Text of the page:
By James Tabafunda
Northwest Asian Weekly
Cutting costs at the University of Washington (UW) is an unwanted but necessary action to cover a $92 million budget reduction.
This is partly due to the cut in funding by the Washington state legislature. For Provost and Executive Vice President Phyllis M. Wise, it has been “a very thoughtful and thorough process.” However, one particular decision has been called into question by supporters of the UW Women’s Center.
The UW’s chief budget officer says she has read their e-mails of support, and states, “It’s not that the Women’s Center has withstood an unusual or unique cut. … I have to say every single unit across the university has had to deal with cuts.” In a phone interview on June 29, she said the university is “more than happy to go back and re-evaluate [the cuts to the Women’s Center].”
“I have formed a committee that will … do an assessment of what parts [of the Women’s Center] are absolutely essential for the learning environment for our students and the research environment for our students and our faculty,” she said. “And, in the evaluation of the Women’s Center, we will be looking at whether or not we should be asking them to look at alternative funding sources other than the state. So, that’s also across all units, not just the Women’s Center.”
Alternative funding includes sources such as gifts, grants, and contracts.
She says the university does not treat the Women’s Center differently than any of the other units, both administrative and academic. She hopes to receive the committee’s report by Nov. 1. “We will make a decision on what kind of cuts to assess, then,” she added.
At a Board of Regents meeting on the budget and proposed funding for fiscal year 2010, which was held on May 28, several supporters of the center spoke out against the 50 percent cut to the current 30 percent budget the center receives from the university. They said the 50 percent cut was disproportionate to the 15 percent cut in the budget of other programs.
“The permanent cut to our academic unit varied from 9 percent to about 12 or 14 percent. … They had an overall cut of between 5.2 percent and roughly 11 percent,” said Wise. “For all of our administrative units, and my own office is considered an administrative unit, we made cuts of between 8 percent and 16 percent.”
Wise admitted, “The Provost’s Office — myself — took a 16 percent cut.”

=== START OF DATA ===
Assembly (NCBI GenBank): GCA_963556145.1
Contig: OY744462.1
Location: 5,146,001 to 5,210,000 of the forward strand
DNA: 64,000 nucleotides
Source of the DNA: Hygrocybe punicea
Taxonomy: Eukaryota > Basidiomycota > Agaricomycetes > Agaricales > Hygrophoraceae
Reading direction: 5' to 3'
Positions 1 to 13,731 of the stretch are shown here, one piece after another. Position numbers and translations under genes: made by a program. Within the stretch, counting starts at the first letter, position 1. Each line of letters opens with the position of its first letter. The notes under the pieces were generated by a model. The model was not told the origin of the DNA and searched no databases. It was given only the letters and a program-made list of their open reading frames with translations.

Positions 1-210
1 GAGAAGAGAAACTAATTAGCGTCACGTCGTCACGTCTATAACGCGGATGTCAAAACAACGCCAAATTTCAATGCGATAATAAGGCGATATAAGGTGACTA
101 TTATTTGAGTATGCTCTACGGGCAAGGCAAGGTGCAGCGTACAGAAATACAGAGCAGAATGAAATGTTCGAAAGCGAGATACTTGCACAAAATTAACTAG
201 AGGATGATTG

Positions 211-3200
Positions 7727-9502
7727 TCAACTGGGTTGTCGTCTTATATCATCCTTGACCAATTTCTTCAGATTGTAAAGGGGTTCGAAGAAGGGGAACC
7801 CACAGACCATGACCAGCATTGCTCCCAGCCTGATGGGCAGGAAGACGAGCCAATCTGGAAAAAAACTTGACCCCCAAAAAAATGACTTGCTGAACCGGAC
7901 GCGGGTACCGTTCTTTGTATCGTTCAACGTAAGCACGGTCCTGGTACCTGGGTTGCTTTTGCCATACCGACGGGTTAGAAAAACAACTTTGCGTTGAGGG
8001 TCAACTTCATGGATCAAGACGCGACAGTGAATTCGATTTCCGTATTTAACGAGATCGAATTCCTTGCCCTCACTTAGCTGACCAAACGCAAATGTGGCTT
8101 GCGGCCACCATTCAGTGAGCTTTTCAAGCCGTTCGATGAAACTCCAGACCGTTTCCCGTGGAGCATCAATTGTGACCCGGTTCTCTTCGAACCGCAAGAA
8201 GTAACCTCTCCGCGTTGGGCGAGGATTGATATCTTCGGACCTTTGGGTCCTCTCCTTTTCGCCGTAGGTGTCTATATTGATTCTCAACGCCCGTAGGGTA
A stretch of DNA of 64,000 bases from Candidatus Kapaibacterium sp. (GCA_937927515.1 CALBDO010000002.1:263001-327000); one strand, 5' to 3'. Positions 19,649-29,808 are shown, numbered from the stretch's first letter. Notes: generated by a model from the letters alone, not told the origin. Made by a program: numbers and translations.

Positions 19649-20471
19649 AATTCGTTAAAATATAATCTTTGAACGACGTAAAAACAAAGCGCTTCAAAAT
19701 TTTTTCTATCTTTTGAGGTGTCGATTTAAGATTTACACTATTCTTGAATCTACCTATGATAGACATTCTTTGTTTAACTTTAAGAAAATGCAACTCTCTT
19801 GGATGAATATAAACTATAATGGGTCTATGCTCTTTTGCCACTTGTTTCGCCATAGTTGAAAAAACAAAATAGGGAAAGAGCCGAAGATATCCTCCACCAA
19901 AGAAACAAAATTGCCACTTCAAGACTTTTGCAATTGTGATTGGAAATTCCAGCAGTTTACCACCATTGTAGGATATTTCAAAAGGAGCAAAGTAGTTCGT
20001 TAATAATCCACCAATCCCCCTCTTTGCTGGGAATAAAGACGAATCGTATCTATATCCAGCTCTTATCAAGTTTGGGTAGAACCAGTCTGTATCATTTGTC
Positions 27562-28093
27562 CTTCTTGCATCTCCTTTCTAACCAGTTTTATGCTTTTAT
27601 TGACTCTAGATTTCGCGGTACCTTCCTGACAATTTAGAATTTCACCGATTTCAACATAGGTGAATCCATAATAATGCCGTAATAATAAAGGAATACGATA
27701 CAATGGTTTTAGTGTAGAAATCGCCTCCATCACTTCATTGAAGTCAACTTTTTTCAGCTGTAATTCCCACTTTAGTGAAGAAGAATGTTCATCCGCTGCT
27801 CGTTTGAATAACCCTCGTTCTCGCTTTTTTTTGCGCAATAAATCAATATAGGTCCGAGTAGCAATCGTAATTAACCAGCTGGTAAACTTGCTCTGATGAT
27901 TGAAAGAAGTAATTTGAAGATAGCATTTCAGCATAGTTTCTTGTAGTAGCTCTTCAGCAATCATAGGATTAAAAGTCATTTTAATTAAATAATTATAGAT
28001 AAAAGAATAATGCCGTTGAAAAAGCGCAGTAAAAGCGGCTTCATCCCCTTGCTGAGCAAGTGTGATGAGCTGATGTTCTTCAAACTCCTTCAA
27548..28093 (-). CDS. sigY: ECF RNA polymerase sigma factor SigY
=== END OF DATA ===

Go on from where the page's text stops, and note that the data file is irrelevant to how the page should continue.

Over the last few months, she has been clear with university officials about the cuts that had to be made. She said, “I asked all of the unit directors … to do that kind of differential cutting. So, that means that any unit that got a 16 percent cut could cut things from zero to 100 percent.”
“We had meetings with 40 different units. So, I met with every single vice provost, vice president, chancellor, and dean,” said Wise.
She expects reports about their budget cuts by July 1, ones that answer the questions, “What did you cut more? And, what did you cut less?”
“It’s been painful. None of us have liked doing this. Many of us have spent hundreds of hours trying to decide how to go about taking the cuts affecting the core mission of the university in the least possible way,” she said. “We want to think as strategically as we possibly can for the long-term good of the university so that we, if anything, come out stronger.”
The mission of the UW Women’s Center is “a vital place where women and men partner to build a culture of gender equity campus-wide, locally, and globally.”
In the June 13–June 19 issue of the Northwest Asian Weekly, Dr. Sutapa Basu, the center’s executive director, says she knew budget cuts were going to affect the center, but she was “shocked at the disproportionate cut of the Women’s Center budget,” when “the demand for our service has gone up exponentially.”
Comparing the university’s in-state rival, she said Washington State University’s Women’s Center — one-third of UW’s size — receives three times more funding in its budget.
Basu is still optimistic. “We are [currently] negotiating the budget cut. I know the provost’s office is willing to work with us. I’m sure they will support us in continuing to provide crucial services to women who need our services,” she said. ♦
James Tabafunda can be reached at email@example.com.